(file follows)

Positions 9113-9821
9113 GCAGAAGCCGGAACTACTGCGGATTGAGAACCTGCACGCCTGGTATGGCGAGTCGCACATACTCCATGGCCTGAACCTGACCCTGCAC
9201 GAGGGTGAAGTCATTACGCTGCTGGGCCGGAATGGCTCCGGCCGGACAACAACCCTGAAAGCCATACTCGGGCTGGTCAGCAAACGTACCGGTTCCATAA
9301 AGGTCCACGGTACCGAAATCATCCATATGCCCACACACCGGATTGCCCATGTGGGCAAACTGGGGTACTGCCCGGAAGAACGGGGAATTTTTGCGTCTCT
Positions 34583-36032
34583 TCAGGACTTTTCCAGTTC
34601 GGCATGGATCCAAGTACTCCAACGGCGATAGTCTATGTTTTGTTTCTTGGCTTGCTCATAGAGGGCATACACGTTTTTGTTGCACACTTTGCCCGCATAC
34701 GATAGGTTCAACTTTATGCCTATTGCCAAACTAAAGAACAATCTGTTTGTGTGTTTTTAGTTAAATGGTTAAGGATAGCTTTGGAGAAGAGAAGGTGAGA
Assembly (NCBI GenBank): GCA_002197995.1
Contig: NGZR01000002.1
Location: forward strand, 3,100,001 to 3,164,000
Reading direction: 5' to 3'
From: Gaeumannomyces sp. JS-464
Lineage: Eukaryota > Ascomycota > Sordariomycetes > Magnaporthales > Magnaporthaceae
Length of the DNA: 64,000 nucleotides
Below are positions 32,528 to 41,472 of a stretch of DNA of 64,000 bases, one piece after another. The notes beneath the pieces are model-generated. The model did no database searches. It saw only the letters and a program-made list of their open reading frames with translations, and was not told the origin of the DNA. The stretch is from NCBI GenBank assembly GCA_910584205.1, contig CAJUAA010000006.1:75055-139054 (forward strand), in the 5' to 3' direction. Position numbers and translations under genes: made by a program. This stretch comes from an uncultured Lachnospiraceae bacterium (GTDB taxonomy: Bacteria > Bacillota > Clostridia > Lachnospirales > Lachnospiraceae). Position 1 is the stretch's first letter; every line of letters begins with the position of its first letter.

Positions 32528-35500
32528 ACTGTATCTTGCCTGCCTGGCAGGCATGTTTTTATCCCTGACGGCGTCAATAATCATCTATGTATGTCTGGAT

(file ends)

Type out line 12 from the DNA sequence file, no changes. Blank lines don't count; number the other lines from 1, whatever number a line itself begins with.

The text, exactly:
Reading direction: 5' to 3'